MAS: What is the best decision you made during your trip ?
Claire: Ignoring the skeptics and going to Syria.
7 Questions for Iain
Iain : Definitely, I’m already considering the same trip done backwards: Shanghai to London, by land, this time including Iran. The second time would be a little different, we could concentrate on the places we’ve loved and move a little further from the beaten track.
MAS: What is the most important experience you learnt on the road so far?
Iain : A difficult question. Perhaps that Germans and Syrians are, contrary to expectations, amongst the world’s friendliest people. Perhaps that too much tourism does some very ugly things to poor people. That “poor” people aren’t able to appreciate the simplicity and beauty of their lifestyles. Probably that, with so much poverty about, and so many people who aren’t able to consider international travel, I’m very, very lucky to have made this trip.
MAS: What would you do if your future employer emails you tomorrow and tells you the deal is off and you need not be in Shanghai anymore?
Iain : There is no future employer. We’re finding work when we get to Shanghai. If there was, and he or she nullified our arrangement, we’d still go. I wouldn’t know what else to do.
MAS: You refuse to hand Claire the map and unwittingly stumbled into TownHannibal, a town of cannibals. Who do you think would make it to the cooking pot first? You or Claire? Why?
Iain : Claire, although she can be very charming. I’m tall, thin and quite bony.
MAS: What is the silliest thing you did on the trip so far?
Iain : Hardened budgeters, we refused every offer of a rickhaw or horse when leaving Matheran, a hill station near Mumbai, with heads held high. It was after sunset and taxis down the hill left from about four kilometers away: all motorised vehicles are forbidden within the village. We'd just finished a long horse ride not long before and, while chatting to our guide, discovered that many leopards and the occasional tiger were spotted in the area. It was very dark, the road was very desolate and we became very, very afraid. Not wanting to get eaten we started singing, me simultaneously thudding my feet, and sweating, trying to sound like ten people.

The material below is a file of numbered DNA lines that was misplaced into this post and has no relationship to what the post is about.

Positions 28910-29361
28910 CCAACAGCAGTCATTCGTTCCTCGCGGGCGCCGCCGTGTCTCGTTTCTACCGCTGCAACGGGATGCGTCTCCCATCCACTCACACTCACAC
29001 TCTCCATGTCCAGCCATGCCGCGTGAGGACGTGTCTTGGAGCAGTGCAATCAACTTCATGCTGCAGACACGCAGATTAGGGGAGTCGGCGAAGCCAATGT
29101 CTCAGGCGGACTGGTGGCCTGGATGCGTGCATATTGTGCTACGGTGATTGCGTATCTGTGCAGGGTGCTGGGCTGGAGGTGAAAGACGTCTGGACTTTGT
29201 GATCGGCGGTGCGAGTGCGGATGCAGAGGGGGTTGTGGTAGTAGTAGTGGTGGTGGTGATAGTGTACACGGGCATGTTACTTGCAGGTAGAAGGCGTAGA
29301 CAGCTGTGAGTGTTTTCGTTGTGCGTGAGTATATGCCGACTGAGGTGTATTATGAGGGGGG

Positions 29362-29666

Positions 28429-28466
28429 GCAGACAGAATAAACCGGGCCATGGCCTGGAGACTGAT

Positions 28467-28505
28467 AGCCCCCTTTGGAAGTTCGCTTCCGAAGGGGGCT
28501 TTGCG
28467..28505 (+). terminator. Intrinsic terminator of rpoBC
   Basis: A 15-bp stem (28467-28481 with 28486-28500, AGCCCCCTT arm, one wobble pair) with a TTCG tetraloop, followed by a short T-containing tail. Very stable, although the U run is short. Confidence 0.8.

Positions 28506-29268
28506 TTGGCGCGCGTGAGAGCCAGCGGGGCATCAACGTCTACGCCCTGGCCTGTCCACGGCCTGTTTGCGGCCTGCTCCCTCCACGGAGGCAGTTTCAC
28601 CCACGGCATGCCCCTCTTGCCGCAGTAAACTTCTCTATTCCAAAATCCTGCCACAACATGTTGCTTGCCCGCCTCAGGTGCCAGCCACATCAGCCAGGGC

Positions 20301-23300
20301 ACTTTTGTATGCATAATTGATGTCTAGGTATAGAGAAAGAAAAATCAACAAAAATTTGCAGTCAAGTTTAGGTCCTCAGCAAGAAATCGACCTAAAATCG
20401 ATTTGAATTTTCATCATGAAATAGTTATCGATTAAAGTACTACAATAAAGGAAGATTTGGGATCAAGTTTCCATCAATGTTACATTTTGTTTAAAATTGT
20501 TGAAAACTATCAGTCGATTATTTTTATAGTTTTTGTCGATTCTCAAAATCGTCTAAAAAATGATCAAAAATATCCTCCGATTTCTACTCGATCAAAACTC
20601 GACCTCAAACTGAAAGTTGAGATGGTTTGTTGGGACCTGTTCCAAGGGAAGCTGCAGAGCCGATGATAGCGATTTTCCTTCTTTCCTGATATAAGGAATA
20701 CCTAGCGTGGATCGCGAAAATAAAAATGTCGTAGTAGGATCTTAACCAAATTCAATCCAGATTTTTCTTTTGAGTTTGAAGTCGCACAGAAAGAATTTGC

We made it to the taxis, late. A train left soon and we needed to be on it,so I told the driver to hurry. He shot down the hill (more of a mountain), swerving, tyres screeching, lights sometimes off in a clapped out, Indian made vehicle. And we made the train, just.
MAS: What is the one thing you are most happy to get away from?
Iain : I’m not sure: we’re from South Africa but lived in England for two years before embarking. Work’s a good answer, a year without having to work hasn’t hurt, although sometimes I even miss that.
MAS: Has the trip changed you? if yes, how?
Iain : Undoubtedly. I've left some space at the back of my journal, where I try to document the changes in point form. I've so far noted only three, all quite obvious. I'll probably notice more subtle changes later on.
The first is diet. I left a committed carnivore but have just survived, easily, at a Hindu Ashram: ten days on a strict vegetarian diet.
The second and third are linked. Keeping this website has forced me to write. I've had the time to read great authors write about home -- like Joyce on Ireland, Flaubert on France, Kipling and Rushdie on India -- while I'm there. It has, I think, made me a better writer.
MAS:Thank you Claire and Iain.
For those of you with similar aspirations, there you go..some sound advices from the seasoned duo themselves.
I do harbour more humbler ambitions of backpacking too..but one continent at a time..
Next interview with them would be in Shanghai!